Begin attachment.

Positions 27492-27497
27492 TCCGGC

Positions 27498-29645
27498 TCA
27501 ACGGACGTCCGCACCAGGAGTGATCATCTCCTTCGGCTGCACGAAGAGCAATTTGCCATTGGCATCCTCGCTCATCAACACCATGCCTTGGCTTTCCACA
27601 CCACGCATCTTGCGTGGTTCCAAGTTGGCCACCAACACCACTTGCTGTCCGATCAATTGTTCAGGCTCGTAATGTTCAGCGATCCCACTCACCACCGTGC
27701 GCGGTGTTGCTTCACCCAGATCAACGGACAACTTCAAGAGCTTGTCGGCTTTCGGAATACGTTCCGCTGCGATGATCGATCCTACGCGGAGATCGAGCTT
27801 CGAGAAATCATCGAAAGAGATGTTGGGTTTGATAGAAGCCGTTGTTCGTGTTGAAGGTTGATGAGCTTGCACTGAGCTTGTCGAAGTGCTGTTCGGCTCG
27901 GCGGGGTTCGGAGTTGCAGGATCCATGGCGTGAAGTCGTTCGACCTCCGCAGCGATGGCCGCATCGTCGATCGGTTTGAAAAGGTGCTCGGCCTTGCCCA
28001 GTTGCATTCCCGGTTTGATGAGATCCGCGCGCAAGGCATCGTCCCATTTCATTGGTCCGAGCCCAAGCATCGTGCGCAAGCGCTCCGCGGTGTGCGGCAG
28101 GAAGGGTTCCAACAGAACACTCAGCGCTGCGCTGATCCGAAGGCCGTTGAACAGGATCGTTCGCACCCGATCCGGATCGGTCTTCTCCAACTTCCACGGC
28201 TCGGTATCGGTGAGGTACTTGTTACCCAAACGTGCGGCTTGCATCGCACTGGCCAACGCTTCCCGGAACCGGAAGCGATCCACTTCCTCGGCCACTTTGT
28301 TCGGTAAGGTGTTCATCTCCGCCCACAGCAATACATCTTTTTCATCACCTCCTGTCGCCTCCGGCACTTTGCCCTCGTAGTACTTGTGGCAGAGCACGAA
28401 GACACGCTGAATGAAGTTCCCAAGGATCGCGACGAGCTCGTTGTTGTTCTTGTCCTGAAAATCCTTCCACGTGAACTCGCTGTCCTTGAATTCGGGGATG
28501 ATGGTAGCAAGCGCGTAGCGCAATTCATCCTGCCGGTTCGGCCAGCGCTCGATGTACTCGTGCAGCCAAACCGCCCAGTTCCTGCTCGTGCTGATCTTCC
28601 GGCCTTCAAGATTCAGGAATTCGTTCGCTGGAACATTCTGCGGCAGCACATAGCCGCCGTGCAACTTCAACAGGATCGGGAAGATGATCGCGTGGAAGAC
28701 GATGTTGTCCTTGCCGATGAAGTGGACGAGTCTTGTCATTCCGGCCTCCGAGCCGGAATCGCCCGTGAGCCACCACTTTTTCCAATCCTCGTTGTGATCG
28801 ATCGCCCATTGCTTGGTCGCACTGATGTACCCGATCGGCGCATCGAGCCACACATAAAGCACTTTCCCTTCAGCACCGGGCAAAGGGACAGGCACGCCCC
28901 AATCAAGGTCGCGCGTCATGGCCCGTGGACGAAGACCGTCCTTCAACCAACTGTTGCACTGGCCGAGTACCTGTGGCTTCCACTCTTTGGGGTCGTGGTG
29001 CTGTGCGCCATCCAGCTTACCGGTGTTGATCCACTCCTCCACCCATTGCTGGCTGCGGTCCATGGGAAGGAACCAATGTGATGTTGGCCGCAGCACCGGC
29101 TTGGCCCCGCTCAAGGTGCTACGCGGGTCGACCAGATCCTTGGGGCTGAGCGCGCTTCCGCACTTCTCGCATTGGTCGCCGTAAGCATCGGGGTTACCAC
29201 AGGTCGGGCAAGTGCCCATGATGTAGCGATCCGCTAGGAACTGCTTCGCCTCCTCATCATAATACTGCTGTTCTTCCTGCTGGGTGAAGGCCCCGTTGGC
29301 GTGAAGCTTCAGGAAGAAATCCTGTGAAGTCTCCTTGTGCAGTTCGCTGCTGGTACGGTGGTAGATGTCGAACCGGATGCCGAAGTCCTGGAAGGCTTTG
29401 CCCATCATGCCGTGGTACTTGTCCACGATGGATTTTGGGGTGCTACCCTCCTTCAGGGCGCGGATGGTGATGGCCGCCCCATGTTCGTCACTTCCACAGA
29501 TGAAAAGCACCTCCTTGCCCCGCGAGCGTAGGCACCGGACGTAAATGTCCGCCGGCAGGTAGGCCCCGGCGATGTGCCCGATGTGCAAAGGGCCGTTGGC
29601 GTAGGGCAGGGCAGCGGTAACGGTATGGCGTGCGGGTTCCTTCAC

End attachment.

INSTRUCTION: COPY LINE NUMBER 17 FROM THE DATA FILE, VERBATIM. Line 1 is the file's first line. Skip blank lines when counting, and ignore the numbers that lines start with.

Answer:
28701 GATGTTGTCCTTGCCGATGAAGTGGACGAGTCTTGTCATTCCGGCCTCCGAGCCGGAATCGCCCGTGAGCCACCACTTTTTCCAATCCTCGTTGTGATCG